In the debate over the fates of Eastern Shore District High and Gaetz Brook Junior High, there have been any number of comments about the benefits of community-based schools. By community-based, I mean schools that are embedded in a geography of community resources that are easily accessible to young people.
After forty years as a professor of movement, dance, and theatre education, I have seen the power of community-based practices for students, teachers, parents, and the community-at-large. I have also seen what can happen when a school is geographically isolated from a supportive and active community; a school in which students flounder due to a lack of connection to a community. Teachers can also feel detached in such situations. Schools are dismal places when a sense of isolation takes over.
In a community-based school, the walls between the school and the surrounding area are expanded. Teachers, students, administrators and community members work together for the benefit of the students’ learning.
In Musquodoboit Harbour, you can see how this two-way relationship works in practice.
There are a wide range of resources within walking distance from the ESDH, including the library, the Railway Museum, the Old School, the trail, the hospital, the Birches, the bakery, the bank, the pharmacy, the restaurants/cafes, and other businesses.
Just think about the skills that students at ESDH have developed through and within the community in the recent past: museum studies, baking, nursing, gerontology, art gallery management and display, journalism, literacy education, environmental stewardship, theatre, how to run an arts festival, and more. We all know those who’ve gone on from these community-grounded opportunities to great success at school and at work. =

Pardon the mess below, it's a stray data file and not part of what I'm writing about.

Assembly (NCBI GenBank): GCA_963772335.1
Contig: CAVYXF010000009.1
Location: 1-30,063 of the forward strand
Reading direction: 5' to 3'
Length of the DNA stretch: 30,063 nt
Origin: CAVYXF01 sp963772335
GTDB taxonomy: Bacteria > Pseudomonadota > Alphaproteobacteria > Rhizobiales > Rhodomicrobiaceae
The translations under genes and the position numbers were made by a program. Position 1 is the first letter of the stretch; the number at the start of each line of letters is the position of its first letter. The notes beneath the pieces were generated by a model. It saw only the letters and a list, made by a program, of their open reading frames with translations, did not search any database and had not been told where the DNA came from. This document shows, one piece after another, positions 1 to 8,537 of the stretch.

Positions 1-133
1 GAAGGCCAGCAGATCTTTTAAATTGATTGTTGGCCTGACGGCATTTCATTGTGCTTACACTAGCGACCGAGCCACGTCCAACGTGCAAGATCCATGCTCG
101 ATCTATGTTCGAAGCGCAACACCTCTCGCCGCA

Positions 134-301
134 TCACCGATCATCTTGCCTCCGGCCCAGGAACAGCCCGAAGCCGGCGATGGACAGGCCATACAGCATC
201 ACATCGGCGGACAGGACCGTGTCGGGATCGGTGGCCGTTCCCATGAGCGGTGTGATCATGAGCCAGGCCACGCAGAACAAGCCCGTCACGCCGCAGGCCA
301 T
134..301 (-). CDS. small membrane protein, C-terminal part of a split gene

Educational quality matters to communities. Villages around the globe will proudly praise the local school as an asset and source of pride, and a school is often the first building a community develops.
But schools are more than buildings for teaching children; they are community centres, local performance spaces, meeting spaces. Communities are more than locations for schools: they are sources of knowledgeable and skilled adults who are purveyors of after-school courses, in-school guests, coaches. The nearby facilities are extensions of the school itself (community libraries and arts and cultural institutions and spaces), jobs and internships.
We all know those moments when we can feel the power of community-based schools. It’s the school play, where proud community members applaud the talent of the young people. It’s Friday at the library, where students come to sample a new dish, or teachers drop in to pick some food up to share with a needy student. It’s the community space where a student tutors a new immigrant or takes a fitness class. It’s the science fair, the art show in a local gallery, the soccer team practicing and getting pointers from a former pro, the conversation in the local café about an upcoming event. It’s the prom parade and graduation, when the students are cheered on by the whole community and sent off into the world with all the support and belief in themselves a village can generate.
ESDH has been that school in the past, and can be again, for all of the teachers and students along the Shore.
Full disclosure: Karen Bradley is a retired professor and is married to the editor of the Cooperator, but does not always agree with him, nor he with her.